My only disappointment was that they didn’t smash a guitar.
Actually, looking back, I’m glad they didn’t. That would have been wasteful, and such destructive behavior really wasn’t as “cool” in their later years. The Who could still put on an incredible concert though.
This was all back in 2000. I was 14 years old and was about to see my favorite band for the first time. The show was as good as it gets, and my favorite part was watching and hearing John Entwistle’s bass solo in the middle of “Won’t Get Fooled Again.” He was remarkable, and that would be the last tour he performed before passing away. I’ll always remember it.
You know the hypothetical question, “If you were in a rock band, what instrument would you play?” Usually, the person asking is inquiring more into your personality than your musical talent. Well, in my case, I began answering bass guitar after watching Entwistle. Yes, that solo was spectacular, but his main job was to be the backbone of the show. He was steady the whole way, rarely getting the spotlight and allowing Pete Townshend and Roger Daltrey to shine. Basically, he allowed the stars to be the best versions of themselves. I guess I’m drawn to the “unsung hero” trope.
In my opinion, this role is generally the proper one for philanthropy. We grantmakers should strive to be enablers, finding effective partners and using our charitable gifts to allow those partners to be the best versions of themselves. When we get credit for a project or initiative, we ought to be quick to praise our partners, for without them we could not make an impact.
Philanthropic partnerships take many forms, but one of the more innovative ones is a public-private-philanthropic partnership, or P4. As I wrote last week, when government partners with private enterprise, amazing things can happen. Government brings a mandate for social good to the table along with taxpayer dollars. Private enterprise brings business expertise and efficiencies to the table along with investment dollars. When it all works well, both society and private interests come away with a win.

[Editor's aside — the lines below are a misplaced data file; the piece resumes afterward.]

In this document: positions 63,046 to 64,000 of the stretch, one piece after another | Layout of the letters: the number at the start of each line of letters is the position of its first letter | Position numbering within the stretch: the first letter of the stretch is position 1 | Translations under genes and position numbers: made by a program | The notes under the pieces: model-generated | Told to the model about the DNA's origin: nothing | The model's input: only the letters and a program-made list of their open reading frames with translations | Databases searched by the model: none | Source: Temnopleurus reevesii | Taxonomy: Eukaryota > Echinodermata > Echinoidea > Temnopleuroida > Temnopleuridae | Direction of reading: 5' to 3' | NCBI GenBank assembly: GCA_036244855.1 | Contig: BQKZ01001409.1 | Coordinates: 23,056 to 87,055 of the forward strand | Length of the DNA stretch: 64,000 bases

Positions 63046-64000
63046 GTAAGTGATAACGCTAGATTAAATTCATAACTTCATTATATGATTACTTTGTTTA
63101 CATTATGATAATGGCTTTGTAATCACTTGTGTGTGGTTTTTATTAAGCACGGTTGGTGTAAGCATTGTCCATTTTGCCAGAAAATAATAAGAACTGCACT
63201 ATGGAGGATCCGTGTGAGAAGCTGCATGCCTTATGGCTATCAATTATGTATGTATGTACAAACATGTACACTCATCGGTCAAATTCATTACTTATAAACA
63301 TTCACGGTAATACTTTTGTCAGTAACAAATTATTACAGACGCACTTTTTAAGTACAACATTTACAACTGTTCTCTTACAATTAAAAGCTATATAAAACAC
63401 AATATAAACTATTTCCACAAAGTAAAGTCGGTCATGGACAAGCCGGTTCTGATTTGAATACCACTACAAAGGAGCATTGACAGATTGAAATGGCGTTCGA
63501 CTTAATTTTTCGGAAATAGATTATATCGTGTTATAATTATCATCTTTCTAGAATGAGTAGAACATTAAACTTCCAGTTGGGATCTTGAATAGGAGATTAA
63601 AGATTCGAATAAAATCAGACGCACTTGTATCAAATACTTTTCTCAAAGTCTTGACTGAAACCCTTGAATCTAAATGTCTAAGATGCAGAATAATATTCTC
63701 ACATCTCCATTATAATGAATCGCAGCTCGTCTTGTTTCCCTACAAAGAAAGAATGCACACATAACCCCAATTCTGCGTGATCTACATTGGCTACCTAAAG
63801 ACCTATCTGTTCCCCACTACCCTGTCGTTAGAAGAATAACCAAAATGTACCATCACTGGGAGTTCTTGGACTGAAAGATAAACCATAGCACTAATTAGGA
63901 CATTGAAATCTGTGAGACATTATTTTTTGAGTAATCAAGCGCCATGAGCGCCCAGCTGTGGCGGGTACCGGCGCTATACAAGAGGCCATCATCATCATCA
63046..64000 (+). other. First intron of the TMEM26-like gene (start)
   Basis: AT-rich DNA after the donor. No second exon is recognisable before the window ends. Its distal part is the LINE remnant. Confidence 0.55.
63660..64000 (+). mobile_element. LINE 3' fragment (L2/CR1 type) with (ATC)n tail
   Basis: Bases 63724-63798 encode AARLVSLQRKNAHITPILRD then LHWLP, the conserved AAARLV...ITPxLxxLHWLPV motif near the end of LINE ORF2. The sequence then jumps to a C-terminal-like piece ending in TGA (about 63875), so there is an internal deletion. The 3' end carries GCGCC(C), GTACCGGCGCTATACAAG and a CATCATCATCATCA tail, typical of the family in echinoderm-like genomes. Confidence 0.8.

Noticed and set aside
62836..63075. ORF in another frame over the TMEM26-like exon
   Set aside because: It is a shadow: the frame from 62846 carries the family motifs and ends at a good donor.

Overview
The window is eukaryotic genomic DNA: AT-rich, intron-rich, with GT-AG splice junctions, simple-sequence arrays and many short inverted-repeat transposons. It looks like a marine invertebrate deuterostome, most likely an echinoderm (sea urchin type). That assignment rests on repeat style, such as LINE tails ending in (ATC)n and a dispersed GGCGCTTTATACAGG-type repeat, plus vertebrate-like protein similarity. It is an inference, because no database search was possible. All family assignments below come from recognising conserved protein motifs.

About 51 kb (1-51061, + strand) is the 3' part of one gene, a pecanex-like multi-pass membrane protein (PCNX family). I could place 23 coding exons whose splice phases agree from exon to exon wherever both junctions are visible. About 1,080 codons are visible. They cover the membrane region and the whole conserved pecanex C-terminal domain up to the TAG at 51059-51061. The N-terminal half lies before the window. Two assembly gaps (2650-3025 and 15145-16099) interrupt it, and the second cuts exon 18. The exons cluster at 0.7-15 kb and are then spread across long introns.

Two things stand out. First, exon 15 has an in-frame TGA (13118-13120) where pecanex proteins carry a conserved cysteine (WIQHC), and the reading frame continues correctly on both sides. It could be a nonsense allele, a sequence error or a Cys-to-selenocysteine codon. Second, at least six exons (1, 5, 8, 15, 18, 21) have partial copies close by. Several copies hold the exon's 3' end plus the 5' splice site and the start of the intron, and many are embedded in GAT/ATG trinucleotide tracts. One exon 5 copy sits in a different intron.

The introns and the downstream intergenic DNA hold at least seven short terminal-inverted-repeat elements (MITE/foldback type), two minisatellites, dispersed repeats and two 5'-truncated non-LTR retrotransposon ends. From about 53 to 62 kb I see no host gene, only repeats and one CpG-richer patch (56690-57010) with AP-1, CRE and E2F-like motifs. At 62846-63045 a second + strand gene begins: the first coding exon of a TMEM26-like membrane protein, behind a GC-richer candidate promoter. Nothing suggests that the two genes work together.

So what does philanthropy have to offer? I would answer that P4s allow governments and private enterprise to be the best versions of themselves. Philanthropy shares a mandate for social good with government. It shares operational efficiency and fast-moving capital with private enterprise. And, since philanthropy does not directly report to either taxpayers or for-profit investors, it is able to assume risk with its dollars in ways that neither partner can.
At the Ray C. Anderson Foundation, we are taking this partnership model out for a test drive (another fully-intended pun). We are proud to be funding The Ray, a project designed to invent the prototypical highway of the future, a sustainable and regenerative highway, utilizing 16 miles in West Georgia as a proving ground. To date, we have partnered with the Georgia Department of Transportation and businesses such as Interface and Kia Motors Manufacturing Georgia (KMMG).
At the heart of it all is The Ray itself, a new non-profit committed to orchestrating this revolution in transportation infrastructure. These partnerships are new and still developing, but I can confidently say that they work. We are accomplishing so much more, and will continue to do so, than if we were all laboring alone.
To each of these partners, and in particular to the leadership of The Ray, I offer my sincere gratitude, admiration and appreciation. And to you readers, I ask you to follow along. The Ray is just getting started.